Start-up Star Search, Part 1

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A clever idea. A passionate founder. A little bit of well-timed luck. What makes for a great start-up? The July cover story of Inc. raises that questions and invites readers to weigh in. The article, which was assembled by writers Stephanie Clifford, Max Chafkin, Sarah Goldstein, and yours truly, takes a look at four fledgling ventures. Each company is examined on qualities ranging from the size of the market for its product to the competition to the capital it has raised so far. Then, we asked legendary entrepreneurs—Roxanne Quimby of Burt's Bees, Paul Orfalea of Kinko's, Gordon Segal of Crate and Barrel, and Tim Gill of Quark—to provide feedback to one of the start-up companies. (To read a brief introduction to the package, click here.)

Company #1 is Nanda Home, a one-woman design company founded by Garui Nanda, an accidental entrepreneur—an MIT grad student who discovered surprising consumer demand for one of her school projects, a $50 runaway alarm clock. After only two months in business, Nanda was at breakeven, and ready to contemplate life as a business owner. To read her profile, click here.

Company #2 is TechShop, a membership-based inventor's workshop in Silicon Valley. Tinkerers and hobbyists can go there to learn new skills, such as how to use a lathe, or to create and refine prototypes. The company hopes to expand to new markets shortly, and makes good money selling materials and other extra products to its members, whose monthly fees help cover the cost of overhead. To read more about TechShop, click here.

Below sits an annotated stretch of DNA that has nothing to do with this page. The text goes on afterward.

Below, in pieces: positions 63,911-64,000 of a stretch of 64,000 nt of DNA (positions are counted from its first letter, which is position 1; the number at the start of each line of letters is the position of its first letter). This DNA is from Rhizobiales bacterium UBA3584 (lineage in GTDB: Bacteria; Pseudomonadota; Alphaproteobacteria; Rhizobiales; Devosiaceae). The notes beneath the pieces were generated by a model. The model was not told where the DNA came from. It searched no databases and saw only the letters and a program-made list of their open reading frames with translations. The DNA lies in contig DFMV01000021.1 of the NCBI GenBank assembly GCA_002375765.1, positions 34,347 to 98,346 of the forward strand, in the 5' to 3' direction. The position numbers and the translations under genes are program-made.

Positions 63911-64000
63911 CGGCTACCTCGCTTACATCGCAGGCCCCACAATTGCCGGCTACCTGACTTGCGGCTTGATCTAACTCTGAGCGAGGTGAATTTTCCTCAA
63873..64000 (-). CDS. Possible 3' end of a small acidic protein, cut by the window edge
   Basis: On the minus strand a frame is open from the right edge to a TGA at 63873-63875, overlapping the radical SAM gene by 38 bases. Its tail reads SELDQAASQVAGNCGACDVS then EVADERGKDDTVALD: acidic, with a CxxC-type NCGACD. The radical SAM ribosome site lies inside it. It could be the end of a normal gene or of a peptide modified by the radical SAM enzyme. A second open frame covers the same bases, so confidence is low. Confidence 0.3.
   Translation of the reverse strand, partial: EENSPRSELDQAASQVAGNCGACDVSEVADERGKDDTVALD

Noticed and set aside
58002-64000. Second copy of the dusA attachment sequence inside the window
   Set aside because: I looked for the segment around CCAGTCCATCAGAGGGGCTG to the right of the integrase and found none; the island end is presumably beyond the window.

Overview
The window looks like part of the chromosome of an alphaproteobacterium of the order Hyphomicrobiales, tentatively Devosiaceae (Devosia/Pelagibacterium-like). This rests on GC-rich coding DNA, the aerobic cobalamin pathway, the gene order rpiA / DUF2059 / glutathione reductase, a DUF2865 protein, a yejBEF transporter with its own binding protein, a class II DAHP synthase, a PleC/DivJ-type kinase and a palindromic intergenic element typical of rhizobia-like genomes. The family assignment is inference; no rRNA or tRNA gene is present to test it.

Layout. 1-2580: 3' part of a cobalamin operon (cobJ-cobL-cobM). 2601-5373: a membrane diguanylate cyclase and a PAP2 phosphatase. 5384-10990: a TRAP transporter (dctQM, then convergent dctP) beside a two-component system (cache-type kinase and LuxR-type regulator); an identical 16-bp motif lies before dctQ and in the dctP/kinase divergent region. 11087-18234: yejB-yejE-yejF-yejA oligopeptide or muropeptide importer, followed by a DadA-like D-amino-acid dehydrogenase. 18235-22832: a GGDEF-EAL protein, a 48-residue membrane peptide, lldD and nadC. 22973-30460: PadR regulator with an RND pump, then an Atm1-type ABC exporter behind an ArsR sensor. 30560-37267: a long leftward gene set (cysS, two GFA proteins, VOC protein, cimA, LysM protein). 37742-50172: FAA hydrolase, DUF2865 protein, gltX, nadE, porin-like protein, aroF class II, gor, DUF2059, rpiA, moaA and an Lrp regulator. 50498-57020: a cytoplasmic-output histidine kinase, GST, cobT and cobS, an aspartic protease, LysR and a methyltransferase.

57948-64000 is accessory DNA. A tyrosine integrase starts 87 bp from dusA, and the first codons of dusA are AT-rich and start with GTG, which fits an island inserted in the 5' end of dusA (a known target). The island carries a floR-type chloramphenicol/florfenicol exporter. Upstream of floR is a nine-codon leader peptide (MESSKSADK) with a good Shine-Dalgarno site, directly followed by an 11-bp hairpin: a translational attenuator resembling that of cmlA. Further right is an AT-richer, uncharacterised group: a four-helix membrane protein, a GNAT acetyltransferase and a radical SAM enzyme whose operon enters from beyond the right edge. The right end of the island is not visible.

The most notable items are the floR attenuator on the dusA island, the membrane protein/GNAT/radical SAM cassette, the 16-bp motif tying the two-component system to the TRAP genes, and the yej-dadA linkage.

Company #3 is Ventana Health, the maker of Zsweet, a sugar substitute that is not artificial and that has no calories. Founder Tim Avila took his idea to several large food companies before striking out on his own. The company, based in Los Angeles, got a lucky break when Whole Foods cold called them (seriously!) to pitch a distribution deal. Avila is particularly eager to tap the market of people with diabetes and the Latino community. To read up on Zsweet, click here.

Finally, Company #4 is GreenPrint, a software firm in Oregon. The company's technology promises to cut down on printer waste, helping both companies and individuals save money and trees at the same time. Among other deals, GreenPrint hopes to gain distribution through a major office super store. It is also in talks with an international financial institution. Either deal would give the company access to an influential installed base. To read the GreenPrint profile, click here.

Now it's your turn: which company do you think has the best chance of success? Is there a company here that you believe is destined to fail? And what do you think of the feedback offered by the entrepreneurial legends? Post your thoughts here or send them to mail@inc.com.

Finally, do you have a cool start-up in the works? If so, let us know by sending an e-mail to mail@inc.com.

Last updated: Jun 26, 2007




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